Boughey K.L.,University of East Anglia | Lake I.R.,University of East Anglia | Haysom K.A.,Bat Conservation Trust | Dolman P.M.,University of East Anglia
Biological Conservation | Year: 2011

Although forest fragmentation can greatly affect biodiversity, responses to landscape-scale measures of woodland configuration in Europe have been examined for only a limited range of taxa. Almost all European bat species utilise woodland, however little is known about how they are affected by the spatial arrangement of woodland patches. Here we quantify landscape structure surrounding 1129 roosts of six bat species and a corresponding number of control locations across the UK, to examine associations between roost location and landscape composition, woodland proximity and the size of the nearest broadleaved woodland patch. Analyses are performed at two spatial scales: within 1. km of the roost and within a radius equivalent to the colony home-range (3-7. km). For four species, models at the 1. km scale were better able to predict roost occurrence than those at the home-range scale, although this difference was only significant for Pipistrellus pipistrellus. For all species roost location was positively associated with either the extent or proximity of broadleaved woodland, with the greatest effect of increasing woodland extent seen between 0% and 20% woodland cover. P. pipistrellus, Pipistrellus pygmaeus, Rhinolophus hipposideros, Eptesicus serotinus and Myotis nattereri all selected roosts closer to broadleaved woodland than expected by chance, with 90% of roosts located within 440. m of broadleaved woodland. Roost location was not affected by the size of the nearest broadleaved patch (patches ranged from 0.06-2798. ha. ±. 126. SD). These findings suggest that the bat species assessed here will benefit from the creation of an extensive network of woodland patches, including small patches, in landscapes with little existing woodland cover. © 2011 Elsevier Ltd.


Barlow K.E.,Bat Conservation Trust | Briggs P.A.,Bat Conservation Trust | Haysom K.A.,Bat Conservation Trust | Hutson A.M.,Bat Conservation Trust | And 6 more authors.
Biological Conservation | Year: 2015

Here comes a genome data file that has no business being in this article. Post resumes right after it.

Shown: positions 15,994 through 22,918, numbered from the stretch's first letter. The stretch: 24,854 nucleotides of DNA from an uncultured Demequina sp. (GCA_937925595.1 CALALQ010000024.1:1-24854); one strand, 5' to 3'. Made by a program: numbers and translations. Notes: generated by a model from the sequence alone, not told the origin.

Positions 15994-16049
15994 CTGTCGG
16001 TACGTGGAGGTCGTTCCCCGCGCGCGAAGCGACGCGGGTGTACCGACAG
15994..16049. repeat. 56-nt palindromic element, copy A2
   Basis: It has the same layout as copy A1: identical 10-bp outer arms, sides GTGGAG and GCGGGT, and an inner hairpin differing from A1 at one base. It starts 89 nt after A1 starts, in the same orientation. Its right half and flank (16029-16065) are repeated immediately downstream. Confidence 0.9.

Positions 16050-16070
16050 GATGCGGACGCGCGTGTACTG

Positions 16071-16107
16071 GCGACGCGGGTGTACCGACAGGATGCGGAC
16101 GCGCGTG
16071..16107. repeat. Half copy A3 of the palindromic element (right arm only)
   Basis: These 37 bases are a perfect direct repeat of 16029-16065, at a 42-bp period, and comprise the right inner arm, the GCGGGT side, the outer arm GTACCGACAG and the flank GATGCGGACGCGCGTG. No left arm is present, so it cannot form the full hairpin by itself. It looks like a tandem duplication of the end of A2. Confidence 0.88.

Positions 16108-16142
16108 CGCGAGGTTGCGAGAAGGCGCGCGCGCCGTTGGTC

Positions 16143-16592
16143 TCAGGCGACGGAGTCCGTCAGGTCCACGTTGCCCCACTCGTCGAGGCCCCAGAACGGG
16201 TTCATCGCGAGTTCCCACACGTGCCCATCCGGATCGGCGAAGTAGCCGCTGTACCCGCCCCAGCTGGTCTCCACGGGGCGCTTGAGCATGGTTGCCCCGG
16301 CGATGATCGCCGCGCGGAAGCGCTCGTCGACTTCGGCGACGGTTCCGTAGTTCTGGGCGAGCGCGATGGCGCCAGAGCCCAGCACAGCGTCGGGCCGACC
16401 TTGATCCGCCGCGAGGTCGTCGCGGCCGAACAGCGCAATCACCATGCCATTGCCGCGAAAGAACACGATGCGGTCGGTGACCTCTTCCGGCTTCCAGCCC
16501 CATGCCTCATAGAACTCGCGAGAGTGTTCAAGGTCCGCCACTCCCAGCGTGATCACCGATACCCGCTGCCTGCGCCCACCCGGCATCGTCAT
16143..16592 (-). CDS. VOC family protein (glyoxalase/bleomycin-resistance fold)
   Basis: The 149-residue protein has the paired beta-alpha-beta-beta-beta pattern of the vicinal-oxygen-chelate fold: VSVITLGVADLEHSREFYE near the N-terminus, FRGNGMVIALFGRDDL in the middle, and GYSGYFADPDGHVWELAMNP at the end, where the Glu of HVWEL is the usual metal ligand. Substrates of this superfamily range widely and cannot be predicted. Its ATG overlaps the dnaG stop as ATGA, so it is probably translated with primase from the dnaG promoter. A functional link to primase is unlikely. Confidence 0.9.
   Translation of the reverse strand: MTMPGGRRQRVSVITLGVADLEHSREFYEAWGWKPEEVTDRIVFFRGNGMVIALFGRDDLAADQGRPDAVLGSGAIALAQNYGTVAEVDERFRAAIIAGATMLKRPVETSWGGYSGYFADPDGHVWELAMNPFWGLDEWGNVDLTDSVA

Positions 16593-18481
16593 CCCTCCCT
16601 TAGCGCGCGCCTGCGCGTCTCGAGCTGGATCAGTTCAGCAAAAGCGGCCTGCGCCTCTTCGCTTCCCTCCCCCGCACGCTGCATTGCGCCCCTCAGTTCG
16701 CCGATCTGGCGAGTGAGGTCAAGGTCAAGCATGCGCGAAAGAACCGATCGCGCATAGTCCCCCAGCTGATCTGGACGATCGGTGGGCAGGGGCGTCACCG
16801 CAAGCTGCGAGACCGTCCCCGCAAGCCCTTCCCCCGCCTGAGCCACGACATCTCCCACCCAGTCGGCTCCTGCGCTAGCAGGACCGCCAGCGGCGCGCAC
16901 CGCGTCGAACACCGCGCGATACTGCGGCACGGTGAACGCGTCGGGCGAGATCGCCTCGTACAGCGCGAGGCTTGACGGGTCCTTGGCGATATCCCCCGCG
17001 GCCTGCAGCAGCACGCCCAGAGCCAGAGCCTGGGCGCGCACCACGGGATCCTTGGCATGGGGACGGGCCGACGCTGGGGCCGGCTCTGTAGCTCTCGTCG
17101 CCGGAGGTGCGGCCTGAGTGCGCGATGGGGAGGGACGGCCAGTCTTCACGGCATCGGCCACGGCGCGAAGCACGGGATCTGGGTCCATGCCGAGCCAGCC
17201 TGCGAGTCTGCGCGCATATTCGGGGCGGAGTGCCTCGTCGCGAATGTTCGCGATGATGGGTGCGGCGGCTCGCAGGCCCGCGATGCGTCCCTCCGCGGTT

Bats play an important role in ecosystems and are highly relevant as indicators of environmental change. Long-term monitoring of bat populations is therefore fundamental to verifying environmental change over time. Although in the past, significant declines in bat populations have been reported across Europe, only limited data are available from systematic monitoring schemes over long periods. In this study we use data from the National Bat Monitoring Programme, a citizen science scheme drawing on over 3500 volunteers, to estimate changes in populations across Great Britain for 10 bat species or species groups between 1997 and 2012. We demonstrate uniquely how data collected on relative abundance and activity of bats by volunteers at 3272 sites using standardised, multiple survey methods (counts at roosts and bat detector surveys using tuneable, heterodyne detectors) can be successfully utilised to produce statistically robust population indices for a large proportion of a country's bat fauna. All trends calculated, with the exception of one species (. Rhinolophus ferrumequinum), had sufficient power to detect Red Alert level declines. Our results reveal a generally favourable picture for bats over the monitoring period; all species showed a stable or increasing trend from at least one survey type, although for four species where there were multiple trends from different survey types, the trend directions did not agree (. Myotis nattereri, Pipistrellus pipistrellus, Pipistrellus pygmaeus and Eptesicus serotinus). This study demonstrates that use of volunteer programmes can be successful in monitoring bat populations, provided that key features including standardised survey methods and volunteer training are incorporated. Some species that are more difficult to detect and identify may however require specialist surveillance techniques. © 2014 Elsevier Ltd.